‘Remote’ is a relative term


To the editor: Great Barrier Island, New Zealand, is only 50 to 60 nautical miles offshore of Auckland — a dense and populated place by most standards — yet the island truly feels a world apart from that big city. In little Port FitzRoy in Great Barrier Island’s northwest quadrant, aboard Anna, our Tayana 37, we were the only yacht in sight.

Great Barrier Island has no grid power. The few people that live here utilize solar energy and wind turbines backed up by portable generators to handle their electrical demands. They also catch rainwater. Marine mussel farms are scattered around the harbor. There is a ferry that runs once a week from the mainland carrying cargo and people. The roads for the most part are rough, unpaved, winding and steep graded with the exception of the narrow sealed tar road that connects the south end of the island with the north. There is a cell tower here that manages, somehow, to supply remarkable (albeit low-bandwidth) mobile, roaming, voice and data connectivity, which is how we download weather data at our anchorage. The outer anchorages near Port FitzRoy are satisfyingly isolated, if not exactly remote.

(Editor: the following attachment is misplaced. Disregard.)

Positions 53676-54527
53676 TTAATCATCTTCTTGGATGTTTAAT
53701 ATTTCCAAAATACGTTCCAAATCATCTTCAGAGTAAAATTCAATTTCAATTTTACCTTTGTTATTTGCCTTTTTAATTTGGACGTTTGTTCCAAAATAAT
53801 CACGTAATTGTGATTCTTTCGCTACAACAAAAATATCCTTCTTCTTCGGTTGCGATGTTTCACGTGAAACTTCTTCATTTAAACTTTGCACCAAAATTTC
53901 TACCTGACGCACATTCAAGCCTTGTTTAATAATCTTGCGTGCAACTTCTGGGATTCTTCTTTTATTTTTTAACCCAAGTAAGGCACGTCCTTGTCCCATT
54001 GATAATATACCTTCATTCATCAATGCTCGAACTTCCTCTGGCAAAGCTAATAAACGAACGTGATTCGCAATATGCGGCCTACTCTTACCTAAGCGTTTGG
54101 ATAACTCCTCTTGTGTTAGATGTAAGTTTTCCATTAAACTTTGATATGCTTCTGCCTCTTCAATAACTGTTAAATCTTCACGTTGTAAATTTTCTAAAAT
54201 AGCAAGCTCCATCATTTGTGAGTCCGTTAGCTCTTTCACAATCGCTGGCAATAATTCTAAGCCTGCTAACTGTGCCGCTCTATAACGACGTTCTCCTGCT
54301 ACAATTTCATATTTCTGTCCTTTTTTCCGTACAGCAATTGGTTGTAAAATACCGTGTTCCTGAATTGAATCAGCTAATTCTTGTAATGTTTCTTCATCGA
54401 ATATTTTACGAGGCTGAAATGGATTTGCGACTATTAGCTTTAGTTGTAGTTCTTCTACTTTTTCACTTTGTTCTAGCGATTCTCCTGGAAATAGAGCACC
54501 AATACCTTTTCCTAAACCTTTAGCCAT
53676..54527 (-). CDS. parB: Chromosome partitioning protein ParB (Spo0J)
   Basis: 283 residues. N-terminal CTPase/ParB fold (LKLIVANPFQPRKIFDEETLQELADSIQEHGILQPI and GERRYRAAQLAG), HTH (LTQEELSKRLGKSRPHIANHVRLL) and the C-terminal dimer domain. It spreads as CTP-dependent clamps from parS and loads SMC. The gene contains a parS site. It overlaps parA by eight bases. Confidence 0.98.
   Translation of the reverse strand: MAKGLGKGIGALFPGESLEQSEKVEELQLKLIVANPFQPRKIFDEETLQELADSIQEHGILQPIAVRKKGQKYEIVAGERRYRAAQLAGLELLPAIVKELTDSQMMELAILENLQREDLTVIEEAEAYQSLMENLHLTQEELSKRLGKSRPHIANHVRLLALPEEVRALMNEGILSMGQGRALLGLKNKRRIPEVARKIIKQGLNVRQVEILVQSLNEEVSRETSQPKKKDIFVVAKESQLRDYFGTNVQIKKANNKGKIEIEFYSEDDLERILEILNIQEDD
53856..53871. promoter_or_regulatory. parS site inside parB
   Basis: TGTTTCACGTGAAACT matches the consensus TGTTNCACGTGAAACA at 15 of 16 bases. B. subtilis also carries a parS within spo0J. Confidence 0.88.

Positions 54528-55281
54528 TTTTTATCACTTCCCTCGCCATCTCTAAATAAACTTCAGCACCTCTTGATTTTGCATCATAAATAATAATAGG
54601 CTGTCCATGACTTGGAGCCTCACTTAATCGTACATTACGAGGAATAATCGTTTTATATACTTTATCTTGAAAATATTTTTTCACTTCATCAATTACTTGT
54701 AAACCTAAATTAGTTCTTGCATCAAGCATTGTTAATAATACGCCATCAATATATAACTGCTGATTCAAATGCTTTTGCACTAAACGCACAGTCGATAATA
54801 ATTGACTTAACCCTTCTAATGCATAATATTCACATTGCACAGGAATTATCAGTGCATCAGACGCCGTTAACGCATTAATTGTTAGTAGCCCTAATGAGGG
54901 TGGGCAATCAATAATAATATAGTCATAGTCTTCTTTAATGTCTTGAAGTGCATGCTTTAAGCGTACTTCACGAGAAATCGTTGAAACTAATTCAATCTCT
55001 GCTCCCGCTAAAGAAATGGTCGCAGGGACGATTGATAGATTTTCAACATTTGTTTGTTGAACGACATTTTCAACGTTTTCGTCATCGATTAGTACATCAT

Port FitzRoy on New Zealand’s Great Barrier Island.

Rich Ian-Frese

Remote, as we have come to understand it, is a relative term that we reserve now for places that we can identify only by a coordinate set, hundreds or perhaps thousands of miles out to sea — days or weeks, a month or possibly more, from any inkling of civilization. A place where, for us, Anna slips stealthily through moving mountains of waves and ocean current, rising to the peaks to catch the steady breeze and fleeting gusts, and settling in the deeper troughs for a few seconds of calmness before repeating the cycle, as day folds into the blackness of night, and night into increasingly more luminescence as early morning materializes.

—Rich Ian-Frese, a retired research engineer, lives aboard Anna with his wife, Cat.

By Ocean Navigator